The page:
“So our youngest boy, Will, was 9 years old when the coolest guy to hit the neighborhood moved in with his wife, two doors down,” began Beth Macy’s column in The Roanoke Times. “Scott was like the perfect younger uncle. He was uber-fit and extra-funny, and, as an FBI agent, he had hands-down the coolest job of anyone Will knew.
“During the early days of t-ball and children’s theater performances,” she continued, “Scott threw pop flies with Will, attended several of Will’s plays, concerts and games. And at the zenith of their friendship, before Will’s teen years and before Scott and Leah had children of their own, Scott cemented his hero status by inviting Will to be his guest at the FBI’s annual family picnic.”
So when Beth learned her son, Will Landon, would be joining Wake Forest’s Class of 2020, she texted Scott to tell him Will was headed for his alma mater. “Forgive my pride but he got two Presidential Scholarships, one in music, the other in theatre,” said Tom Landon, Will’s father, who is an online geography professor and filmmaker.
After he got Beth’s text, Scott showed up at her door with a hand-me-down for Will. He’d found it while he was packing to move out of the neighborhood where so many memories had been made. “The Wake Forest sweatshirt dwarfed our skinny Buddy Holly lookalike, who wore it to school the next day and has barely taken it off since,” wrote Beth, who is a best-selling author and journalist.
Scott remembers getting home from work and his wife telling him that his friend Will had come over to see if “he could come out and play.” Eventually there would be another knock at the door and Will would be standing there with his baseball glove, asking Scott if he wanted to go have a catch. “Dude, heck yeah,” Scott would say.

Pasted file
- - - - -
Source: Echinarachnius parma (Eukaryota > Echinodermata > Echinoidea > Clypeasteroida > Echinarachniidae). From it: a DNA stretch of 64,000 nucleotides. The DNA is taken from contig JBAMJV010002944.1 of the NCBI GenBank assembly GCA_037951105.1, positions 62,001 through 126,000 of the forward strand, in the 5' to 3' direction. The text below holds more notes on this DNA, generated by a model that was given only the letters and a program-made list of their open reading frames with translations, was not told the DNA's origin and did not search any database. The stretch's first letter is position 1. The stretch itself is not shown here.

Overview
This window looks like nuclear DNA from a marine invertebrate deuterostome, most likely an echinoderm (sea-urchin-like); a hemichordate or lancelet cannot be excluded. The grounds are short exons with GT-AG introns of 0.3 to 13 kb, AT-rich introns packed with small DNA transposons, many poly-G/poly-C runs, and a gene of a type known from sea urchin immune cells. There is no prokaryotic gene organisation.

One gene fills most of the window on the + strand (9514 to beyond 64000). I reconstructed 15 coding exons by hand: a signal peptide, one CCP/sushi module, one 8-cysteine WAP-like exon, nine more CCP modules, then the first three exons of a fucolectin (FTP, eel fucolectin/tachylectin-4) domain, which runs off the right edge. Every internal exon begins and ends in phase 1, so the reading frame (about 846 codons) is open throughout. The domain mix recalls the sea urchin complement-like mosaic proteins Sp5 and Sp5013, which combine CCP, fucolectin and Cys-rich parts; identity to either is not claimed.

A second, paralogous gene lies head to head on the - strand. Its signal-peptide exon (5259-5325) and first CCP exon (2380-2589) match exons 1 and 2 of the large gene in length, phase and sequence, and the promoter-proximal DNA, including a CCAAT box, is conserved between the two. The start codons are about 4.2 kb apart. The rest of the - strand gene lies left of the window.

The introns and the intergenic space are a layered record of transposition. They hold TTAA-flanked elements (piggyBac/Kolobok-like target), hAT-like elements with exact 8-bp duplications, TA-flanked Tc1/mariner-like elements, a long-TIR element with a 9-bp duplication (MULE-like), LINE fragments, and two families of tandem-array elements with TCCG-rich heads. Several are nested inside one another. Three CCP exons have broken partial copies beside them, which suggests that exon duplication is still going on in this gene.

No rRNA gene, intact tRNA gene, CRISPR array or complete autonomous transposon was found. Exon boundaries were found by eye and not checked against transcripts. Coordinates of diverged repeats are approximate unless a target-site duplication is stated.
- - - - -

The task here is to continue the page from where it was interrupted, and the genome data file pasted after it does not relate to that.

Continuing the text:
“Will was a hilarious, precocious young guy, and before I knew it my wife said I had a 9-year old BFF,” said Scott, recalling the time he used the loudspeaker in his “official” car to “pull over” Will as he rode his bicycle. “Frankly I got a lot more out of the friendship than he did.”
Scott, who was an upperclass Carswell Scholar, has children of his own now and has relocated, so he doesn’t see as much of Will. Will is busy acting, playing in his band and spending time with his girlfriend.
The two insist they never talked much about Wake Forest; Will said it’s just a coincidence they’ll have an alma mater in common. He always looked up to Scott, he says, but “I didn’t really know that he went to Wake.”
Will said the person most influential in his decision to apply to Wake was Anne Peyton Brothers (’19), a friend who also received a Presidential Scholarship. He had been performing in community and school plays with her since he was 7 years old. “She was the reason I applied,” he says. “If Anne Peyton got this it must be great, so I wanted to get it, too.”
For his music audition Will, who plays upright bass, performed jazz compositions with Wake faculty members. An accomplished forensics student, he performed selections from “Borrowed Time: an AIDS Memoir” and Shakespeare’s “Two Gentlemen of Verona” for his theatre audition.
“I stayed with one of the scholars and got to know people in the theatre and music departments,” he said. “I’ve met a lot of college professors during auditions and touring, and the Wake professors were the best of all of them in terms of being friendly, personable and clearly wanting their students to succeed.”
Scott said his one-time “catch” partner will be a phenomenal member of the campus community for all the right reasons. “He’s exactly the kind of guy you want to go to Wake Forest; being around him was enriching for me.”
Will, who already has a vintage Wake sweatshirt to wear around campus, says he’s excited to pick up the Deacon mantle from Scott. “I think it will be tremendous.”